Content warning: contains graphic descriptions of child abuse and family violence.
Many members will be familiar with Jelena Dokic, either through her extraordinary but tortured tennis career or, more recently, her work as a commentator and bestselling author. Reps at the 2022 Delegates Conference were privileged to hear from Dokic herself, as she shared her powerful story of surviving family violence.
In her presentation, Jelena Dokic gave a detailed and sometimes difficult to hear account of the horrific abuse she suffered at the hands of her father, Damir Dokic, whose volatile and violent actions came to overshadow her career. But she also shared her story of escape, hope and survival.
The Dokic family came to Australia as refugees. They had fled the former Yugoslavia during the war, first spending several years in shocking ‘rat-infested’ conditions in Serbia before eventually arriving in Sydney when the tennis prodigy was 11 years old.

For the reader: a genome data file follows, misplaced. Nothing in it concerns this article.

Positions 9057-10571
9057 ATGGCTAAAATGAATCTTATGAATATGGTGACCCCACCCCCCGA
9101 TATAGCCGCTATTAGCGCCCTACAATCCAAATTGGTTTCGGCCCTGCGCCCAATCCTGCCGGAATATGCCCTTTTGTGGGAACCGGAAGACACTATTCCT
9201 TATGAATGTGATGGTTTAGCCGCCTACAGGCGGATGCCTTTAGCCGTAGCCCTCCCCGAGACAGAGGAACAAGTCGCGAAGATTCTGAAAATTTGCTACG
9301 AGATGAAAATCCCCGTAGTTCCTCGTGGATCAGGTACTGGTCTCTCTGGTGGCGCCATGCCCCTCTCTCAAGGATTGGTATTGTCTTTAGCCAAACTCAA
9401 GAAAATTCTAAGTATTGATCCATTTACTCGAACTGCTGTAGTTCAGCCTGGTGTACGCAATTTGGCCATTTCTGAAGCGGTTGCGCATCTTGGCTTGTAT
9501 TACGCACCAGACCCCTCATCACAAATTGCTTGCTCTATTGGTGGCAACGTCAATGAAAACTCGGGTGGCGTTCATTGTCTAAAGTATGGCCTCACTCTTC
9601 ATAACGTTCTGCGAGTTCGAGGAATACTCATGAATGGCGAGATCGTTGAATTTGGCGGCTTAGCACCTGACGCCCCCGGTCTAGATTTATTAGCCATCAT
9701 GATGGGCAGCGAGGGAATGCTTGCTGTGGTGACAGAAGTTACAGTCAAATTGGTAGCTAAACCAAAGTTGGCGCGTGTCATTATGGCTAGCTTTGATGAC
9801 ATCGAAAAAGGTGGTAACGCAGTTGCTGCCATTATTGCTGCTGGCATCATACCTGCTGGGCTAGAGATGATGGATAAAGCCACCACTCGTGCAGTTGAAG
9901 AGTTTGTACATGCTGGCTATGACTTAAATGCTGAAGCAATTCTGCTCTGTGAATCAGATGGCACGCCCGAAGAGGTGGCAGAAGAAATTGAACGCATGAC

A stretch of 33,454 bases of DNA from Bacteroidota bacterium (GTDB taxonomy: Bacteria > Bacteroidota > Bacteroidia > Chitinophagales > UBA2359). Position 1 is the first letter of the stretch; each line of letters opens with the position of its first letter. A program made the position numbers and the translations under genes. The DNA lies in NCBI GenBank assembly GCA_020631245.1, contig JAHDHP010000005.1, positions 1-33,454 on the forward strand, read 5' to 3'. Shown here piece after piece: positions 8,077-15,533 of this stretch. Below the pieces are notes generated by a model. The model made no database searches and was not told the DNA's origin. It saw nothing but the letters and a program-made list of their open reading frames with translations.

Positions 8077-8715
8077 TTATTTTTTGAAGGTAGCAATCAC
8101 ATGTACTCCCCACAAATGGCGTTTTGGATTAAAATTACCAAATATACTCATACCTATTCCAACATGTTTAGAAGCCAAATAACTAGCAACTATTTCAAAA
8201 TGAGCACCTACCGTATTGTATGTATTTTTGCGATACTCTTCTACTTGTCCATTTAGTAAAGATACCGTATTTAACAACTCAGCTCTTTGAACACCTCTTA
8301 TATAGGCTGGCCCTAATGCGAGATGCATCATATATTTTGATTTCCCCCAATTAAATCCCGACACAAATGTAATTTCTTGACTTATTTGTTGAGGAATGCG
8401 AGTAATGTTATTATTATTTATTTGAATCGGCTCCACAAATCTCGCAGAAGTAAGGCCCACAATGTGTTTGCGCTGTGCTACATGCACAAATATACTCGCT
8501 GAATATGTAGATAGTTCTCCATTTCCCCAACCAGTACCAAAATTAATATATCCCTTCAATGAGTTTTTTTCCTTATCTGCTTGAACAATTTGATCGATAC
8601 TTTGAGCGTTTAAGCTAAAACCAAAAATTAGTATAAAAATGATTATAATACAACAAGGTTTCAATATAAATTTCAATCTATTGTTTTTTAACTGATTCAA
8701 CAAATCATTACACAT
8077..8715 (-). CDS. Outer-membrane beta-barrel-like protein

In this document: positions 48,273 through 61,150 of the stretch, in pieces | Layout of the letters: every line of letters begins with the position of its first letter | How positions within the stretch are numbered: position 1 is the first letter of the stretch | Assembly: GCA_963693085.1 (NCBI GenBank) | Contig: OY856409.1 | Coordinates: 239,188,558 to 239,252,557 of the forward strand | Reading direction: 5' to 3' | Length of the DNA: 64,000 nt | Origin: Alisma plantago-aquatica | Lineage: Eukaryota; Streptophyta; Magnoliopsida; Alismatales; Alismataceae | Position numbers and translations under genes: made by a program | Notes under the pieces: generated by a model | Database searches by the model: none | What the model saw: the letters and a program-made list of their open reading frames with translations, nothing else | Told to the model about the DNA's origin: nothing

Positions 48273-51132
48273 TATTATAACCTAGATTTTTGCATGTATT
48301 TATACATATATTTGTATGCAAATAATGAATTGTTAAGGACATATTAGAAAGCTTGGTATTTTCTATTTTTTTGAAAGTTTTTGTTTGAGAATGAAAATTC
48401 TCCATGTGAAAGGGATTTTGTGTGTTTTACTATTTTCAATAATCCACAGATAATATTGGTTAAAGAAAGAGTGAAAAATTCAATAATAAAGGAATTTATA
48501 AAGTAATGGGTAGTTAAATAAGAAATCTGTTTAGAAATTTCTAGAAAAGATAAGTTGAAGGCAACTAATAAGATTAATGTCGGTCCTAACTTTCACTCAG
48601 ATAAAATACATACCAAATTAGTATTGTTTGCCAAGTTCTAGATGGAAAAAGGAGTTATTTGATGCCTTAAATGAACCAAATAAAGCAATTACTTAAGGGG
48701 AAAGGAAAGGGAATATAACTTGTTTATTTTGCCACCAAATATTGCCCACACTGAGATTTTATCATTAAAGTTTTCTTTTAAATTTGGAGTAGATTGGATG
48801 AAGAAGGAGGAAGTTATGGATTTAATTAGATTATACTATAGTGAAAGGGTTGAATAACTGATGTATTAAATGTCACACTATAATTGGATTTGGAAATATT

Dokic had been close to her father until she was about six. But when she got her first tennis racquet, everything changed. She showed immediate promise, but something in her father ‘flipped’, she said. ‘The day I discovered tennis was also the day I got my very first beating. He viewed my potential success in tennis as an escape from poverty, but he thought I wasn’t good enough.’ Things were never the same.
Paradoxically, the better she got at tennis, the worst the abuse became. ‘So I just worked harder, trained harder, tried harder. All I wanted to do was please him and I thought if I can just do better, he will be happier.’
When winning isn’t winning
When she was 15, Dokic won the US Open girls singles title, the French Open doubles title, and the Hopman Cup with Mark Philippoussis. She was the number one junior player in the world. At 16, she beat world number one Martina Hingis in straight sets during the first round at Wimbledon. To this day, that match stands as one of the biggest upsets in tennis history.